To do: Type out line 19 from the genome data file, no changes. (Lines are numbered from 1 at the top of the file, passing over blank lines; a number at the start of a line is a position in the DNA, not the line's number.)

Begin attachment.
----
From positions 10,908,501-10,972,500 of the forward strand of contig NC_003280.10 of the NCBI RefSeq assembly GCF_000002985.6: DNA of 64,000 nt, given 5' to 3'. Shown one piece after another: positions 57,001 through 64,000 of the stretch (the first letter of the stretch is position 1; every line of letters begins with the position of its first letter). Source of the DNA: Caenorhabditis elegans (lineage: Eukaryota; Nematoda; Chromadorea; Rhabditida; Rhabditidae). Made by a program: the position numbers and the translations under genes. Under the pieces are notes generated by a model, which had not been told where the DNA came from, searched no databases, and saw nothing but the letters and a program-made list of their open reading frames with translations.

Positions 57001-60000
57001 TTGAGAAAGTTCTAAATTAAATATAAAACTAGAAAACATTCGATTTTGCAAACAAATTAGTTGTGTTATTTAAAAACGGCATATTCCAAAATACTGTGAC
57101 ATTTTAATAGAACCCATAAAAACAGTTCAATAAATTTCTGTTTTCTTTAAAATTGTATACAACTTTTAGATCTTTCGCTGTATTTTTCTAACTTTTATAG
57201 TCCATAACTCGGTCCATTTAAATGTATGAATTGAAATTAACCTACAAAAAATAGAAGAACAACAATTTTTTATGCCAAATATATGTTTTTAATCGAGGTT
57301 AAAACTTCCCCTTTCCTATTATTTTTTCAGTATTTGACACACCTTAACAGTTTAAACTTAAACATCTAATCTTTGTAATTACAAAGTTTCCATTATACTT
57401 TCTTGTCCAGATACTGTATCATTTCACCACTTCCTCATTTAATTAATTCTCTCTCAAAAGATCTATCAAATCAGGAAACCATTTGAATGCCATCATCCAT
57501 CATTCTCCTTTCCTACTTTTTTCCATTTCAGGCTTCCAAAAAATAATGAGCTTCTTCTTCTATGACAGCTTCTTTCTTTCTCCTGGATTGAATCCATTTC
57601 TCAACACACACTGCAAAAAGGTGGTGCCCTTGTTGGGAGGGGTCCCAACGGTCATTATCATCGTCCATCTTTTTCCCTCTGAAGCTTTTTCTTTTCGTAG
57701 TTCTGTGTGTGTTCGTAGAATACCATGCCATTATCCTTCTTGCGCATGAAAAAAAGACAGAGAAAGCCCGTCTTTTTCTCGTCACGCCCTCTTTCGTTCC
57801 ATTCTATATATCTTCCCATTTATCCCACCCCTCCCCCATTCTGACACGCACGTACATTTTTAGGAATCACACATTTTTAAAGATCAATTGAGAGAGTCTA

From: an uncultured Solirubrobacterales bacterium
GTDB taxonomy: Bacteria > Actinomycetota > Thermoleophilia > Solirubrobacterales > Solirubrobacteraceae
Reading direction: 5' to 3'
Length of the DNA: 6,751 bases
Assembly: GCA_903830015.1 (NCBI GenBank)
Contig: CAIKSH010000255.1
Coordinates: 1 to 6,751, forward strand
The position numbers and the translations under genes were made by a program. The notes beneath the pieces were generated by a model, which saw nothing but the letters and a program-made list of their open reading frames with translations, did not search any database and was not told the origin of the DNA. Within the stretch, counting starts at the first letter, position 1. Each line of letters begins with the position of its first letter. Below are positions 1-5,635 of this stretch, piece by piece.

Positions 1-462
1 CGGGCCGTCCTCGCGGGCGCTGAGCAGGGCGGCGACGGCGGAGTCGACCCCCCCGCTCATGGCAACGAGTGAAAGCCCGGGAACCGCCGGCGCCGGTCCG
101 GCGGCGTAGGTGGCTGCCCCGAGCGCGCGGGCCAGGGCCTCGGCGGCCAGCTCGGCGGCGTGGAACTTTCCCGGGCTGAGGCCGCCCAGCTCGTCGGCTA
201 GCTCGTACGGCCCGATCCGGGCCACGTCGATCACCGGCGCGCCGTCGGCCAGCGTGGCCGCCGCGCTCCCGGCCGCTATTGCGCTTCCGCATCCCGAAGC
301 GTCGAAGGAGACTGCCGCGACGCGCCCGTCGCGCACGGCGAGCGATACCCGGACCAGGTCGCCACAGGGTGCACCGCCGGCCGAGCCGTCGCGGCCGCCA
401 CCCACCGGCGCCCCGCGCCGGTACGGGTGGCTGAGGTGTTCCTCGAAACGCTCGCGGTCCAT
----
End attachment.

The position numbers and the translations under genes were made by a program. The notes beneath the pieces were generated by a model, which saw nothing but the letters and a program-made list of their open reading frames with translations, did not search any database and was not told the origin of the DNA. Within the stretch, counting starts at the first letter, position 1. Each line of letters begins with the position of its first letter. Below are positions 1-5,635 of this stretch, piece by piece.